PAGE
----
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Technology

From Kathmandu to Paris, the selfie

Thursday, 9 November, 2017 0 Comments

Sometimes, a headline is more baffling than illuminating. Example: “Oppo to launch selfie expert F5 in Nepal”. Oppo? And who is the “selfie expert” known cryptically as “F5”?

It helps if one knows that OPPO Electronics Corp. is a Chinese electronics firm based in Guangdong that’s intent on grabbing a share of the Asian smartphone market, and its new F5 model is being marketed as the device that “takes camera phones to the next generation.” Then there’s this: “It defies the paradox of marrying Artificial Intelligence technology with organic beauty to create the most natural and stunning of selfies.” How does it do that? Time to revisit our headline about Oppo, the F5 and Nepal. It’s from the Kathmandu Post and, quoting from the press release, the writer notes that “the AI will utilise information from a massive global photo database to beautify a selfie shot taken by the Oppo F5.” Is that “massive global photo database” Getty? Or is it a Chinese venture using surveillance photos for commercial purposes? There’s a story there.

Meanwhile, London-based creative Daniel McKee notes that more than six million people visit the Mona Lisa at the Louvre each year and “Many share their visit on social media.” Using images found on Instagram, he created this:


Information I need to remember

Tuesday, 7 November, 2017 1 Comment

Ben Bajarin, who describes himself as a “Student of the intersection of human behavior and technology,” focuses on global consumer technology at Creative Strategies in Silicon Valley. From his firm’s smartphone photography study on the things people like to snap, “Information I need to remember” is impressively popular. The smartphone has become an extension of human memory.

smartphones


Employee Nr. 7 saves the day

Friday, 13 October, 2017 0 Comments

One of Tesla’s earliest challenges involved the thousands of lithium-­ion batteries the company intended to pack into its e-sports car, the Roadster, which was produced from 2008 to 2012. Problem: They caught fire embarrassingly often. Enter Gene Berdichevsky, employee No. 7. He helped solve the issue using a mix of heat transfer materials, cooling channels and battery arrangements that ensured any fire would be self-contained.

Berdichevsky has now co-founded Sila Nanotechnologies, which aims to make better lithium-ion batteries using silicon-based nanoparticles. Silicon has almost 10 times the theoretical capacity of the material most often used in lithium-ion batteries, but it tends to expand during charging, causing damage. Sila’s particles, however, are porous enough to accommodate that expansion, offering the promise of longer-lasting batteries. Lucky Nr. 7 saves the day again.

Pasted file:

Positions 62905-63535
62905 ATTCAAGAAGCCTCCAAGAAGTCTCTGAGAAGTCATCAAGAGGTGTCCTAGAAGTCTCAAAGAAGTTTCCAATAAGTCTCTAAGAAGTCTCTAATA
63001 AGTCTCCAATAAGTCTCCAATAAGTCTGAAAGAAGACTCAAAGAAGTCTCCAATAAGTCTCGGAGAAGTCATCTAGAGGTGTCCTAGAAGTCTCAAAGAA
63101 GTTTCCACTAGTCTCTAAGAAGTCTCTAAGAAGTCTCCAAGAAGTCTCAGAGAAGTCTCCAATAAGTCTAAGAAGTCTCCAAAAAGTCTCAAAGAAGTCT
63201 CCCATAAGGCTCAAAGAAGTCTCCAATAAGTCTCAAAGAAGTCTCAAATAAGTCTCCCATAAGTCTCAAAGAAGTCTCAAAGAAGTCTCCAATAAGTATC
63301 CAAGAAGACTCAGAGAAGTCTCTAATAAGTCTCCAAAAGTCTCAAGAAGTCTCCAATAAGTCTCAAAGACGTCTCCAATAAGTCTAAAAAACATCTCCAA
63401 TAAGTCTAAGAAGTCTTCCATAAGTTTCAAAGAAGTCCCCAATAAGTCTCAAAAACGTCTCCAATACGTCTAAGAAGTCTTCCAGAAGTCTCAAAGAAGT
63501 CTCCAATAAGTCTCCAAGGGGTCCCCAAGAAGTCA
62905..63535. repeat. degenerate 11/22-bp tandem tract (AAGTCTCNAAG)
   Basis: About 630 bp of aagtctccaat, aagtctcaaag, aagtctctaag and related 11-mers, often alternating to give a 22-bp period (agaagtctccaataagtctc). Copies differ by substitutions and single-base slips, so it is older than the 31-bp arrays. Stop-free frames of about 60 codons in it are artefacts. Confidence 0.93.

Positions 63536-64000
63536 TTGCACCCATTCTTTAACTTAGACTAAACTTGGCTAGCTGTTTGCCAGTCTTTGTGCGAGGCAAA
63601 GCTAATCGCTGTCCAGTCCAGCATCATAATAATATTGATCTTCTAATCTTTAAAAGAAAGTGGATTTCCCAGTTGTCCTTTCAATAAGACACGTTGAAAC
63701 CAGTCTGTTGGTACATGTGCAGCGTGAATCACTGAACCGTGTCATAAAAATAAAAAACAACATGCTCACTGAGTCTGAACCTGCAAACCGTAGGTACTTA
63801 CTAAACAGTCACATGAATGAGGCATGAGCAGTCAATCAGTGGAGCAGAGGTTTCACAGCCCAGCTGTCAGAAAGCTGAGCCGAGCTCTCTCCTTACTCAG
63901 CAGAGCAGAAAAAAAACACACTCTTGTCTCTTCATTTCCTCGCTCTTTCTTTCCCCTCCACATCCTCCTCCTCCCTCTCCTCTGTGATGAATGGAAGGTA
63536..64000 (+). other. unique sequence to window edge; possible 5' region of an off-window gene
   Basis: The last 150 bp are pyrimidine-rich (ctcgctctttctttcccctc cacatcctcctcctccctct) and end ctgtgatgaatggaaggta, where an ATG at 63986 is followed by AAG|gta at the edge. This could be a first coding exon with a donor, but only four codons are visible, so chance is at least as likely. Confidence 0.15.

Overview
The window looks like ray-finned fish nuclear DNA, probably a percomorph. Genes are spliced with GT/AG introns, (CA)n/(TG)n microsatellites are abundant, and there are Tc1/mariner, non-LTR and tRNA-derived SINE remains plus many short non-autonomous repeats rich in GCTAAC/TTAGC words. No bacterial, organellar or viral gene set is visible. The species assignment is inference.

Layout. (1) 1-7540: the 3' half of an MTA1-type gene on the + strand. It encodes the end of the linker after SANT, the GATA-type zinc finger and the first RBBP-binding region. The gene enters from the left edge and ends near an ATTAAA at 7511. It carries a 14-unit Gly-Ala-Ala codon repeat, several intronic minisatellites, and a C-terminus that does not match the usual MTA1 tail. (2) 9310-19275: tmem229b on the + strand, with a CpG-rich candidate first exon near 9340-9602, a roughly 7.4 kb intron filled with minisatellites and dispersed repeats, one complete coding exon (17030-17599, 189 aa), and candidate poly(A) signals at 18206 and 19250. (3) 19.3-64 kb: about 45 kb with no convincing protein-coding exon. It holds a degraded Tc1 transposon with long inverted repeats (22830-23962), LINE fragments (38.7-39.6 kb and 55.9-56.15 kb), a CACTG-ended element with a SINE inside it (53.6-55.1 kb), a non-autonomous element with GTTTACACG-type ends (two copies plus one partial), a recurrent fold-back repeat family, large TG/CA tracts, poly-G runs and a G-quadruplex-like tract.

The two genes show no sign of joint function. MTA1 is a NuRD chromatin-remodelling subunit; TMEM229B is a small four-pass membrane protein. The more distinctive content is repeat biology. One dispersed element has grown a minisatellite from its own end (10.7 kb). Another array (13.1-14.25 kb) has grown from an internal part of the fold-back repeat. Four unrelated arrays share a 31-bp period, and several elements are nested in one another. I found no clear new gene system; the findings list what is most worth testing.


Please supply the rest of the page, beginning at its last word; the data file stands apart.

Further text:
Sila


Inside Tesla

Thursday, 12 October, 2017 0 Comments

“My proceeds from PayPal were $180m. I put $100m in SpaceX, $70m in Tesla and $10m in Solar City. I had to borrow money for rent.” — Elon Musk

Tesla

Five links…


Bosch Bike

Monday, 9 October, 2017 0 Comments

Want to spend a few grand on an e-bike? Stuttgart-HQd Bosch will be happy to trouser it. The new Bosch eBike ABS, which goes on sale next year, won’t be cheap, but it comes with ABS and that’s worth a lot, Bosch claims. The technology is being marketed as the first standard anti-lock braking system for e-bikes and anything that contributes to safety is valuable. Bosch is definitely serious about this industry as it demonstrated last month when its eBike Systems division acquired COBI, a connected biking startup.

Anything (engineering) the Germans can do, the Swiss can do as well and the Bosch eBike ABS will get a run for its money next year when the Stromer ST5 hits the streets. Again, be prepared to dig deep for this one, but there is consolation in the fact that there are almost a thousand e-bike models on the market and prices are falling. The only downside to the upside is that bike lanes are getting crowded with ever faster (uninsured) e-machines and when they are combined with increasing bike rage, cycling may not be the healthy, happy, stress-free alternative to automobile transport that it was supposed to be. Maybe Bosch and Stromer can help solve that one, too.


Amara’s law

Wednesday, 4 October, 2017 0 Comments

“We tend to overestimate the effect of a technology in the short run and underestimate the effect in the long run.”

Those 21 words could easily fit into a tweet and allow room for attribution to Roy Amara, a futurist and co-founder of the Institute For The Future in Palo Alto, California. It’s been said that Amara’s Law should make the optimist somewhat pessimistic and the pessimist somewhat optimistic, for a while, before each reverts to their norm.


A Dyson EV is on the horizon

Monday, 2 October, 2017 0 Comments

“It has remained my ambition to find a solution to the global problem of air pollution. At this moment, we finally have the opportunity to bring all our technologies together in a single product. So I wanted you to hear it directly from me: Dyson has begun work on a battery electric vehicle, due to be launched by 2020.”